Looks as though Lex is coming to a similar conclusion. A million words or so and I was not having as much fun any more either.
July 24, 2010
December 14, 2009
Update: Chris and Ken in comments below reveal that the actual writer was a bubblehead: Dex Armstrong wrote the story first.
I’m glad the Galco pop shop, which I’ve been lucky enough to have known about for a while, is getting some attention. Cobb has a lovely description of a visit there. I’ve only known about them through their internet sales, and it would be a blast to visit the actual shop.
October 17, 2009
October 6, 2009
Multiple AMCROSSes, etc., etc. I don’t recommend Frankfurt terminal B for long layovers.
I did give a stranger my hundred year old copy of Butler’s Life of Gordon, though. She was a Euro cop going to Darfur to do work there. Figured she needed it more than I did. The UN dudes told me they’re still planning for 25,000 troops; I told them everybody wants someone else to bell the cat, and good luck.
October 2, 2009
I haven’t linked Brad Todd’s “109 Minutes” column in a while, and it’s hard to find on the web these days. Here’s a copy.
September 30, 2009
September 28, 2009
Some serious dedication and effort to make this routine work, eh?
September 22, 2009
Via b3ta, a 16 beat soft synth with eight different sounds, including a drum pad. Nice.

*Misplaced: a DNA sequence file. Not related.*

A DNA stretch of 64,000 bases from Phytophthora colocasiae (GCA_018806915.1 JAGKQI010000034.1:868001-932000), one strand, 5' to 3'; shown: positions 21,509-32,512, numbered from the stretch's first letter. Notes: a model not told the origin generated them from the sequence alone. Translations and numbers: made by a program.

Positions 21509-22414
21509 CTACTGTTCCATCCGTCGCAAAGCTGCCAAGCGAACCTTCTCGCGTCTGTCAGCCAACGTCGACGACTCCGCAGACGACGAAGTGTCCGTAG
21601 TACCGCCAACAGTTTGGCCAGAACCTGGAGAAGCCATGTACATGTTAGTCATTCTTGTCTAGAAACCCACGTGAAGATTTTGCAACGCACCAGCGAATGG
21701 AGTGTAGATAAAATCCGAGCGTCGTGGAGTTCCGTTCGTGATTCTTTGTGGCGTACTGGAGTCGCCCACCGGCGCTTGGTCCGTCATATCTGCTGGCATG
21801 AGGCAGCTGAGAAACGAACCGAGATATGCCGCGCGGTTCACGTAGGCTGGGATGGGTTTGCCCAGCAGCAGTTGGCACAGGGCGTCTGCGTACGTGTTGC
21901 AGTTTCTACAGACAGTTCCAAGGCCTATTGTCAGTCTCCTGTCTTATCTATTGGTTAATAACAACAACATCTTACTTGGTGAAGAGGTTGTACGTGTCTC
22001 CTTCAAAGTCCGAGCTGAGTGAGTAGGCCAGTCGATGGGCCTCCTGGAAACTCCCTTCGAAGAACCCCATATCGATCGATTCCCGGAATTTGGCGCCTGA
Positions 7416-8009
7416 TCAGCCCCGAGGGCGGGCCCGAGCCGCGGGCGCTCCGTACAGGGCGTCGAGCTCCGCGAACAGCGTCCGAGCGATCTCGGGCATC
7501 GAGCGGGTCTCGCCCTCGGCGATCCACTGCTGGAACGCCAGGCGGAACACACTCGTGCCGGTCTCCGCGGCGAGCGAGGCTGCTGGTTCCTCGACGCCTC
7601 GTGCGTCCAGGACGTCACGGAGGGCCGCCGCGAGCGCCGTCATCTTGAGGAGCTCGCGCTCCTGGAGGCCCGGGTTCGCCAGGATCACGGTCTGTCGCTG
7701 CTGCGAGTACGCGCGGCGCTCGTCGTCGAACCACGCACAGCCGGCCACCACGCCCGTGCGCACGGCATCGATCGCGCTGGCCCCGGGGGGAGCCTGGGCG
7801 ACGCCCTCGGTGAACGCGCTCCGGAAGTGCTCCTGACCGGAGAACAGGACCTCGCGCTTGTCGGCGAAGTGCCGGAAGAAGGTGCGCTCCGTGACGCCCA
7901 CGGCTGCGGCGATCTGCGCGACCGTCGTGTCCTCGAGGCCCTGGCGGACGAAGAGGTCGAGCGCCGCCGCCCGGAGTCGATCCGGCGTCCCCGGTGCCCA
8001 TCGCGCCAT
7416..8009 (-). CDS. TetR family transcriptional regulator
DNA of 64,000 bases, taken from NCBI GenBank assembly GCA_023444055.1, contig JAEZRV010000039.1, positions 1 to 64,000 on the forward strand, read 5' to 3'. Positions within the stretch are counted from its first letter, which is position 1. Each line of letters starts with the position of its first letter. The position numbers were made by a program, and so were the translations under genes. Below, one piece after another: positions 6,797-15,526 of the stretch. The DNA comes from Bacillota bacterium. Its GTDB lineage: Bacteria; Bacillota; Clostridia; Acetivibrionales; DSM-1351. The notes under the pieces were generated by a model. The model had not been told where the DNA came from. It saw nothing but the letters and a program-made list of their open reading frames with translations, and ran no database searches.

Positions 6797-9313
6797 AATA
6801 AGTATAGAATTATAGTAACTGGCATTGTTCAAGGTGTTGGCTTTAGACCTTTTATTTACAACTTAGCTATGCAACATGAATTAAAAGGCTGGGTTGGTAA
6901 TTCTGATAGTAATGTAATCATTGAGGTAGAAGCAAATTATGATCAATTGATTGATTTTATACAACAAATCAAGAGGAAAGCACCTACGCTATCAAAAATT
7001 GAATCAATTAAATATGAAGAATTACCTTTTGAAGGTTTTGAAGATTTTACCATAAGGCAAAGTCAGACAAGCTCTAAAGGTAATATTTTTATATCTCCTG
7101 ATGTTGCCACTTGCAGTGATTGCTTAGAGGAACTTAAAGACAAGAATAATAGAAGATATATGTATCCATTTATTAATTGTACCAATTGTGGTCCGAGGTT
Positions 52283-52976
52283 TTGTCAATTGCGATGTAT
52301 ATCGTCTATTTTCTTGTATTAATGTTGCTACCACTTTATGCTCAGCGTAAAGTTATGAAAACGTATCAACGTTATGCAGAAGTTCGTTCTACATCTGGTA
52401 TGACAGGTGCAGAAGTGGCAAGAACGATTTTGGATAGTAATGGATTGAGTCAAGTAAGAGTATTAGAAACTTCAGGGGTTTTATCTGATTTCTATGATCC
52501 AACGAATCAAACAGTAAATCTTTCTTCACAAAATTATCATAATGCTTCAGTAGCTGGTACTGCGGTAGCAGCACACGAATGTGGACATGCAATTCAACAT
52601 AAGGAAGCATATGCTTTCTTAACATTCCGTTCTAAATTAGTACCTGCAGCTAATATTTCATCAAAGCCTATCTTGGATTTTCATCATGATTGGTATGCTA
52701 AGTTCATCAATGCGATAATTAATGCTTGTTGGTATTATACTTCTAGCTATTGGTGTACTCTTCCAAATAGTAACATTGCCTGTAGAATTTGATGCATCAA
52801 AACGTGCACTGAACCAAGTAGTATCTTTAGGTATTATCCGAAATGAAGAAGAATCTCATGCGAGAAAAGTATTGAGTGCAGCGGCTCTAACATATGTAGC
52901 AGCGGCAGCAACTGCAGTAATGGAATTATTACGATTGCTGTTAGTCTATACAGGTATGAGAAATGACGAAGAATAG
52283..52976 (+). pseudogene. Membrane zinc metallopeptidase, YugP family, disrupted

September 14, 2009
A while back I mentioned a woman trying to repatriate herself and her family. She’s raised the cash from the folks who donated, and is getting ready to return to the States. Her plight has gotten attention from various newspapers, too.
Good to hear. Arriving broke with kids, though, yikes…
September 11, 2009
I re-entered the United States today from a Middle Eastern country. It was faster than I thought I would have been. I transferred in Atlanta–the joke goes that if you die and go to hell on that airline, you’d have to go through Atlanta–and left on the small flight home within five minutes of another flight from Boston, eight years ago.
The flight into Atlanta was painfully long, halfway around the world against the jet stream. I flew over a rogues’ gallery of countries I’ve never visited and likely will never do in uniform, flying over names like Esfahan, gazing down and asking myself what I was looking at, why this was so normal. The plane was packed. A significant percentage was guys you could spot as American a mile away. Being used to maintaining a somewhat low profile in a city with occasional small explosions and looking as unmilitary as I could save changing into the local mufti, seeing all the guys with KBR shirts or desert camo backpacks loudly gathered in groups and talking about home set my threat sensors off and I sat in a corner near the dudes with thobes out of habit, not being the hardest target, just harder than the softest. Once I was aware of my reaction I relaxed and got to meet some of the folks flying into Atlanta: mixed US-Middle Eastern civilian couples on their first trip to the states as families, Afghanistan planners and civil affairs types, contractors in Iraq doing services for us in uniform, tourists (today of all days?), tired looking active duty…and me, up for a couple of days due to a ticketing snarl delay in an airport with no pay phones and a sixteen hour flight en route to a funeral.